One, parks were of mostly aesthetic value. As cities sprouted up and grew dense with concrete and people, humans realized that they were quickly losing something of value: green space. We started setting aside spaces here and there where we could go to enjoy the outdoors, unspoiled by urban life.
Today, we’re facing a serious problem: global warming and all its disastrous consequences. And, as much as green spaces still pop up or are reserved for their aesthetic value, they’re becoming even more important for other reasons. Like the natural green space we’ve lost, parks are one thing that could help protect us from natural disasters—and from ourselves.
Parks have been, and will continue to become incredibly functional. They can help absorb water runoff, protect cities from the effects of flooding, reduce pollution, and renew interest in growing food—with an urban twist, of course. Earlier this year, Seattle announced plans to open the country’s largest “food forest,” which will eventually have several different sections: an edible arboretum, a berry patch, a community garden, a gathering plaza, and more. All the food that grows there will be free for the picking.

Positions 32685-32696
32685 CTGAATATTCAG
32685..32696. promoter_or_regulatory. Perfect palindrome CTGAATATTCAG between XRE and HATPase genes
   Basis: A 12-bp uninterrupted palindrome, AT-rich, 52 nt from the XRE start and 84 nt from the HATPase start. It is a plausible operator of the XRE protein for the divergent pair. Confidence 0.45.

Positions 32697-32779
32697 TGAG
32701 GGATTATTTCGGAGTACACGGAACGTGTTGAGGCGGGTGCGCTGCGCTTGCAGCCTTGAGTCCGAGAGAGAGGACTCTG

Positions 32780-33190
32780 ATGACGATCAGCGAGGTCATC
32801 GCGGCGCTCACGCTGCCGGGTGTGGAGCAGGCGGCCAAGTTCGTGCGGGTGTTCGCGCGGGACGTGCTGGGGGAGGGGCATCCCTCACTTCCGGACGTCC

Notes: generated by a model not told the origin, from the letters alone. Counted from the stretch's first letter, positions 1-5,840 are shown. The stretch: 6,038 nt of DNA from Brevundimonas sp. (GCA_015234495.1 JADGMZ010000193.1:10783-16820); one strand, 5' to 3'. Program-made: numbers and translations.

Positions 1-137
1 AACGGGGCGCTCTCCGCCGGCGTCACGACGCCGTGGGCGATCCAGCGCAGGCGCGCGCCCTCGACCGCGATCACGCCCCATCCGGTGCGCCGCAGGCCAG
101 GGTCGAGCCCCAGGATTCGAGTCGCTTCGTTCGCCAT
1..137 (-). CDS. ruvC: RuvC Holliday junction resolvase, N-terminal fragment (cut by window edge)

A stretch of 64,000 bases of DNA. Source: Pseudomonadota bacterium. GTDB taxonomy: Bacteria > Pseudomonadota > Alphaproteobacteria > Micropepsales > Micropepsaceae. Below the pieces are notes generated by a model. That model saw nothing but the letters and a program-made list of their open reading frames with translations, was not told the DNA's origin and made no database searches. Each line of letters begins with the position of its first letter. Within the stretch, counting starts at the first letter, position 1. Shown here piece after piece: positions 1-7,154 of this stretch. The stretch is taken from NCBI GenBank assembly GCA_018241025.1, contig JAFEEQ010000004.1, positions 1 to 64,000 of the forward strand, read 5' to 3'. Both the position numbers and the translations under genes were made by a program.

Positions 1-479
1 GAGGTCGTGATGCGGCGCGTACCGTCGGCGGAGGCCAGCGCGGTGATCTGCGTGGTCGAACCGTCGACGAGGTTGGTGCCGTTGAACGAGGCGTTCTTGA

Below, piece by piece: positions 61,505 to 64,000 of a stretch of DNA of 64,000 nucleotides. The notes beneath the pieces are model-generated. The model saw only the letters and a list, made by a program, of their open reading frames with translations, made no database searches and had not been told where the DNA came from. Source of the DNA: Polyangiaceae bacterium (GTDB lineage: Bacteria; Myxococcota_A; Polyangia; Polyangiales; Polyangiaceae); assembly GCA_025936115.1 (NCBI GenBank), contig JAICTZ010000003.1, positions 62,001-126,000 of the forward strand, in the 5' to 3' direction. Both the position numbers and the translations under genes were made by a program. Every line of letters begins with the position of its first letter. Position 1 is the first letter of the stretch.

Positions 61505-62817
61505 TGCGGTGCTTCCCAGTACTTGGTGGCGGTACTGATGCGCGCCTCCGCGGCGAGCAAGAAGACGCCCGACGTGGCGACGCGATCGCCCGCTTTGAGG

Seattle’s Beacon Food Forest is just one example, but there are many other green spaces around the country and the world that exist or are being developed to help us combat many of the human-caused issues we’re dealing with today.
If we are to survive well into the future, we’ve got to find a way to live in conjunction with Nature, not in opposition to it. That means more green spaces, parks, and eco-friendly buildings. Already some cities are utilizing rooftop gardens (Brooklyn, Seattle), energy self-sustaining buildings, and more. We don’t know exactly what to expect in the future, but we hope it includes lots of the color green.